Morgan: 57.5-42.5

Morgan’s fortnightly face-to-face poll of federal voting intention shows no change on Labor’s 57.5-42.5 two-party lead in the previous survey. Both parties are down 0.5 per cent on the primary vote since the previous face-to-face poll, Labor to 46 per cent and the Coalition to 36 per cent. Morgan also provides preferred leader ratings which show a substantial improvement for Kevin Rudd since the survey conducted three weeks ago, immediately after Malcolm Turnbull became Liberal leader. Rudd is up from 55 per cent to 62.5 per cent, while Turnbull is down from 30 per cent to 24 percent.

Other news:

• The Western Australian Liberal Party is apparently set to extend its dismal record on female representation following Deidre Willmott’s withdrawal from the race to fill the retiring Chris Ellison’s Senate vacancy. Willmott stood aside as candidate for Cottesloe before the state election to allow Colin Barnett to go back on his retirement plans and assume the party leadership. The party thus emerged from the election with two women in the lower house out of 24, both back-benchers in marginal seats. The West Australian (which made three passing references to the state of the Liberals’ female representation during the state election campaign, two of them favourable) reported earlier this week that Willmott withdrew from the Senate race after “internal discontent with her move surfaced following the Liberal Party’s State council meeting”. This prompted Willmott to say she believed it would be “difficult to get the level of support required”. Today’s Financial Review reports that the race is now between two state party office holders, senior vice-president Anthony Jarvis and treasurer Dean Smith, with the former starting favourite.

• Frequent Poll Bludger commenter and occasional Greens candidate Ben Raue has started an excellent new psephological blog called The Tally Room.

Author: William Bowe

William Bowe is a Perth-based election analyst and occasional teacher of political science. His blog, The Poll Bludger, has existed in one form or another since 2004, and is one of the most heavily trafficked websites on Australian politics.

241 comments on “Morgan: 57.5-42.5”

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  1. My experience with these kind of programs is that they probably filmed for an hour, cut out any bloopers or silly questions and left in the good stuff.

  2. Oh Kochie… just turned into a mouthpiece of Turnbull.

    “What is treasury telling you? How bad is it?”

    STFU KOCHIE. Stick to magazine journalism on Sunrise.

  3. PM Rudd didn’t say anything new. Same sort of statements that he has been making in the media all last week. A friendly audience by the look of it. I’m not to sure if it will do any good, other than stop the natives from panicking too much. Will Turnbull demand of Ch 7 a right of reply.?

  4. I’ll say, Vera. I felt like throwing up after seeing the first minute or so.

    I’m still on a rush from Super Saturday v2. FEED ME ELECTIONS.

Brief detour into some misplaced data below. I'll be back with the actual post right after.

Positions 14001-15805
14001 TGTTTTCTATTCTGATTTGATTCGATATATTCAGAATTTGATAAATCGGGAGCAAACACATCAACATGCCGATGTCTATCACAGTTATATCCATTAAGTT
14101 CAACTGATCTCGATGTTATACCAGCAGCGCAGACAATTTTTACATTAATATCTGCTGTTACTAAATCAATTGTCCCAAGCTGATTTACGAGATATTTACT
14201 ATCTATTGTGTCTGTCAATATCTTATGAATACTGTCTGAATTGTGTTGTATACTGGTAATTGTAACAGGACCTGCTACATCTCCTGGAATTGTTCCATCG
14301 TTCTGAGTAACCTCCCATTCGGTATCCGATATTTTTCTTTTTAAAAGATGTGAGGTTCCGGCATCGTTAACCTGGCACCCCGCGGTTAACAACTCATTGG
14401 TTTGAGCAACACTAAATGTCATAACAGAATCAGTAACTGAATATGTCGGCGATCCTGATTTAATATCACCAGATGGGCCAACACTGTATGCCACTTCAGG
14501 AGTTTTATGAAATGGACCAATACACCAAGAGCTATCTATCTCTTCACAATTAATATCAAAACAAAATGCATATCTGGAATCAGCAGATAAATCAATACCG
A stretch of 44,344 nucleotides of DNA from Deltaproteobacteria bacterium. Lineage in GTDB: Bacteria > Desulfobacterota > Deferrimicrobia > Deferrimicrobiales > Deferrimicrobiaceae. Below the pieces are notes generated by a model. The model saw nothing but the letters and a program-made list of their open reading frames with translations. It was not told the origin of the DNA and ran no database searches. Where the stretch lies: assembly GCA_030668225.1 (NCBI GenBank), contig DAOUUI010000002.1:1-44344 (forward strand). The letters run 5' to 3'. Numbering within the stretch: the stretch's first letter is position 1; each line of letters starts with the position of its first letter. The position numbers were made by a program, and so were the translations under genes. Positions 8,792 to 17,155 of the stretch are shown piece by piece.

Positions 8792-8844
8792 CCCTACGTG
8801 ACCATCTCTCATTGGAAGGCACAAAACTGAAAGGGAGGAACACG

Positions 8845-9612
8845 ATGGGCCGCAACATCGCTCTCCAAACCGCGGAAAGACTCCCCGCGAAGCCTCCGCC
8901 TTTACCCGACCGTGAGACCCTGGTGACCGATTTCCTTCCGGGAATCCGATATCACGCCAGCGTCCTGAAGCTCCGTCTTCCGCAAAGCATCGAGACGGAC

5. “When governments intervene in free markets they need to make no more intervention than is absolutely necessary because you can have unintended consequences that are adverse.”

    Malcolm Bligh Turnbull.

    Put this away for later reference.

  6. i love the fact that Turnbull says things at the right time to sound totally things. He is obviously ignorant what world govts are doing. Now he souods like he doesnt want to fix the causes.

  7. I think his “unintended consequences” are stopping things like Gold by the Sacks making $4 billion profit short selling sub-prime loans. 🙁

  8. Put this away for later reference


    You can hardly blame a drowning man gasping for breath, however in this case, I think I will 😉

  9. “Rudd’s performance was extraordinary on the Channel 7: ‘minding your money, an audience with the PM’ program tonight. He was relaxed, comfortable and forthcoming. He focused on answering questions rather than reciting messages. The audience loved it. Performances like this will do Rudd and the government a lot of good. I guess it was filmed in Sydney because the anti-state government sentiment was huge. So was the antagonism towards excessive CEO salaries. It was particularly good that Rudd dealt with the audience directly without the intervention of a moderator.”

    Give Trevor Cook a boost at poor blogger hasn’t had a comment in yonks. 😉

  10. ruawake,

    Have to agree with your assessment. While watching the program I thought to myself that I could never imaging Howard exposing himself in such a vulnerable way.

    I thought that Rudd handled himself well and demonstrated a deal of confidence in his ability to pull it off.

    A few more exposures like this and it won’t matter what Turnbull or the MSM try to portray to assist the Coalitions’ standing with the electorate. The electorate will make up its own mind about Rudd and the competence, ability of the Government he leads.

    As it stands at the moment, it holds Rudd and Labor in fairly high esteem. The Coalition are going to have to step up their performance to a much higher level to make any inroads much at all into the confidence level that the ALP has with the electorate, Federally.

  11. [“When governments intervene in free markets they need to make no more intervention than is absolutely necessary because you can have unintended consequences that are adverse.”]

    This shows just how out of touch Turnbull is. This would be a comical statement if it wasn’t so serious and supposedly from an alternative government.

    He wants us to be careful in the free market intervention because?

    It might toss the world into a multi trillion dollar hole? Might ruin the finance system? Might cause a recession or even in the USA a depression?

    Hang on, didn’t that just happen?

    I view Turnbull with utter contempt now. The advice should have been the opposite. Don’t be too timid in fixing up the causes of the current world problems.

    Why would Turnbull come out and say such moronic stuff?

    1. Open mouth, need to say something, anything. The Homer Simpson method.
    2. Protect mates in the business so they can get their filled the same old way.
    3. Trying to show off to the Republicans and neocons in the Liberal party.

  12. Yep agreed – the program itself was stupid – how long were those freakin ad breaks? But Rudd was very at ease (nice crack about the Rabbitos). He was very good with the woman who was obviously very nervous.

    And it compares brilliantly with Turnbull’s Insiders spiel:
    [And Kevin Rudd has hyped up this crisis or this financial crisis by saying it’s a rolling national security crisis.]